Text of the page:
Warning, Final Fantasy 7 Remake spoilers ahead.
Breaking the 4th wall is fun, and FF7 Remake showed us how to do it via story!
How FF7 Remake broke the 4th Wall
Starting off as a mystery creature that randomly appeared at certain intervals, it took us a while to realize what exactly these ghostly creatures were up to.
The “Whispers”, as they call them, were a marvelous plot idea to change up the story of the game. One thing to remember was, Final Fantasy 7 Remake is labelled “Remake” and not “Remaster”. What that means, is they have full liberty to change things up.
But they didn’t just change things up and left us saying “okay, they’ve decided to change this”, instead, they did so using the Whispers.
At certain moments of the story, these ghosts appeared to make sure things would stay on course with the original Final Fantasy 7 game. Meaning, those who needed to die, would die, and those who needed to live, would be saved (by the Whispers) to keep on living, just like how the original game was.
The cool part about it was, the Whispers then became something to overcome.
Breaking the 4th Wall in your story
The entire story of my book, The Portal, is a massive 4th Wall break. My villain found out the reason he was a villain and why he had such a tragic backstory: because us writers created him for the sake of everyone’s entertainment. He then swore vengeance against us humans for that.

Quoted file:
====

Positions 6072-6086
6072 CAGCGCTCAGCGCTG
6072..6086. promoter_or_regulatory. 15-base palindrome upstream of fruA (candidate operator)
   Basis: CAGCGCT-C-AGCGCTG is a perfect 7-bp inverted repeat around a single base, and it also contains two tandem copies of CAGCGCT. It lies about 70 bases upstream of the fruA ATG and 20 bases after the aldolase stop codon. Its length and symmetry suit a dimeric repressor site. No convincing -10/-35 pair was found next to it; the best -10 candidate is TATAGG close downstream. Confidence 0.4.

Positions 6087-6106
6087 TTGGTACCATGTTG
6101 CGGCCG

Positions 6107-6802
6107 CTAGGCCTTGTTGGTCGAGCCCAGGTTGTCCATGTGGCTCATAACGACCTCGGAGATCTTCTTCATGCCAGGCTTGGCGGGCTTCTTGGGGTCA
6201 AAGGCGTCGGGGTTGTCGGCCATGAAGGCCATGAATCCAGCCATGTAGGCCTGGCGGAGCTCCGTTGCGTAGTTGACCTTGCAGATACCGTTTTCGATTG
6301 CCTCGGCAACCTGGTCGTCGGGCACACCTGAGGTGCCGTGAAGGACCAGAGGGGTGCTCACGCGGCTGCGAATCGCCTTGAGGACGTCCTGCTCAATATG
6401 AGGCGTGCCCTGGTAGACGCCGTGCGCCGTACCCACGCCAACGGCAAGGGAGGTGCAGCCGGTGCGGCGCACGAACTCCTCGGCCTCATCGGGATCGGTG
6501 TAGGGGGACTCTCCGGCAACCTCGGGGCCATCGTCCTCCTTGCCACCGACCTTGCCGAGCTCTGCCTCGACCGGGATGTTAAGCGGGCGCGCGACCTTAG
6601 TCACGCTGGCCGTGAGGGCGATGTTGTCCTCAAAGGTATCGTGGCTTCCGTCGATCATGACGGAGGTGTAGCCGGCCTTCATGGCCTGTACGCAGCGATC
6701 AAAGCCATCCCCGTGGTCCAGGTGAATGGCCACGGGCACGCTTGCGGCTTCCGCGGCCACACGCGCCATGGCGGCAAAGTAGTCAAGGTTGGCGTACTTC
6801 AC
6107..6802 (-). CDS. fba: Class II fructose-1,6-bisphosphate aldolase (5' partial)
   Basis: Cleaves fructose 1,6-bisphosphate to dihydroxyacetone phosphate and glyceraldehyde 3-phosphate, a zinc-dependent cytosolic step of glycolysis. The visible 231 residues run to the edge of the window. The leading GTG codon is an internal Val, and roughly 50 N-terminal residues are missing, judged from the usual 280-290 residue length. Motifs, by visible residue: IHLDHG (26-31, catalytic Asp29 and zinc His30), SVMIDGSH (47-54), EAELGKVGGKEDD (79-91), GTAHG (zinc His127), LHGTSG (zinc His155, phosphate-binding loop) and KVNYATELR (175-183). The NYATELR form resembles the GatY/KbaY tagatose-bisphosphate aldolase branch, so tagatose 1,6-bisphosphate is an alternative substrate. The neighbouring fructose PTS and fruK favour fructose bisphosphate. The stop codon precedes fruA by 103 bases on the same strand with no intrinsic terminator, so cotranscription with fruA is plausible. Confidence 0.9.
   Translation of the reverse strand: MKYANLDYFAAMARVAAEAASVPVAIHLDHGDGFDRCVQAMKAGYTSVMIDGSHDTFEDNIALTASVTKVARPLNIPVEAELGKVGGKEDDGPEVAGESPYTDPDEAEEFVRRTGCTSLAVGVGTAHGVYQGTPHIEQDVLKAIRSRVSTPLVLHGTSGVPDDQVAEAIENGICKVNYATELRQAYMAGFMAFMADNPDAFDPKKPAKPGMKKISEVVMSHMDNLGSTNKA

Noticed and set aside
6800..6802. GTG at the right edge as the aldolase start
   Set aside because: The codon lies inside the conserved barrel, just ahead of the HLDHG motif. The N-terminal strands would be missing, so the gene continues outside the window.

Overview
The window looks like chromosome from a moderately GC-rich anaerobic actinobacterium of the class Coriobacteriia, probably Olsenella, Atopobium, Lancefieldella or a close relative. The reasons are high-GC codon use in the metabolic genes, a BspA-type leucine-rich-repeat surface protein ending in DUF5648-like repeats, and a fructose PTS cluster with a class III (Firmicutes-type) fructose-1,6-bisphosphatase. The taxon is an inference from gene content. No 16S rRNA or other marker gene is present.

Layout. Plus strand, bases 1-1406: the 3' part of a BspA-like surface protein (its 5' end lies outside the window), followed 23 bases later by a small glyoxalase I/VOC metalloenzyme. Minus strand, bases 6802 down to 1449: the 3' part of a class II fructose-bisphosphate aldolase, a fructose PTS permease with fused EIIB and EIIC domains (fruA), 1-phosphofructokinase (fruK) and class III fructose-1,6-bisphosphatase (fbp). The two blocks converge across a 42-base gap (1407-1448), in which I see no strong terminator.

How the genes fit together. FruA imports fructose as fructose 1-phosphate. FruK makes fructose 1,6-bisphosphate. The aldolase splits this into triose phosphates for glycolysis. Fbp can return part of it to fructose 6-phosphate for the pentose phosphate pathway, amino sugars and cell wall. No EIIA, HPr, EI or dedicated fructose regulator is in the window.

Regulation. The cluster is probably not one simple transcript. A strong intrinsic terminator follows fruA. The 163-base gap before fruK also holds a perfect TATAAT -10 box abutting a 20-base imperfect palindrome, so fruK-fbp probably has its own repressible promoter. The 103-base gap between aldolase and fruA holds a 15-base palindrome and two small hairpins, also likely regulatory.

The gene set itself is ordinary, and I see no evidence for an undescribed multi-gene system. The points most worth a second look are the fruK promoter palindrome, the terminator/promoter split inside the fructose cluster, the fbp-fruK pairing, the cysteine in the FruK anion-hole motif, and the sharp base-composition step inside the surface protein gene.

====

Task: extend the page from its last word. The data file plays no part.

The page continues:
There’s fun little ways to break this wall by throwing in a snarky comment like…
“I’m hungry,” she said.
“No you’re not, you’re just a character in this book. Your hunger is decided by the writer.”
But that’s, well, sometimes amusing, but other times lazy. You can feel free to include it in your work but know that it should just be for the joke and not for the plot. Usually, you want to end it at the joke and not continue the conversation further, because if your characters dwell on it and grow a conscience that would be rather awkward.
Doing it right
Lots can be learned from Final Fantasy 7 Remake. They’ve done something not a lot of media industries get into because it’s a tricky environment. Notice how, in the game the Whispers know that there’s a future that they must strive to, but the characters themselves don’t. This is what makes this possible. Keep it contained within your story.
In The Portal, my villain swears vengeance on the writers and producers, but he still swears vengeance upon the writers and producers of that world! It’s all still contained. If it was against us humans, it could still be quite fun – you could have dialogue like,
“Oh you petty humans reading this book, how my sorrow entertains you? How you long to see the drama of life unfold, yet be you in my shoes, you would wither instantly.”
He’s a bit poetic.
The last point to mention is, there’s no real format to this. Unlike with my other blogs where I describe certain things in steps, this one ended up being more of a general explanation. Breaking the 4th wall is something I love doing, subtly.
“I wish we got to Lickalot fastr,” said Bubblegem.
“Fastr? Don’t you mean faster?”
“Sorry, typo,” he replied.
This kind of stuff I adore adding, but subtly is crucial. Unless you make it your entire plot just like Final Fantasy 7 Remake, then I’d highly suggest you prioritize being subtle about breaking the 4th wall.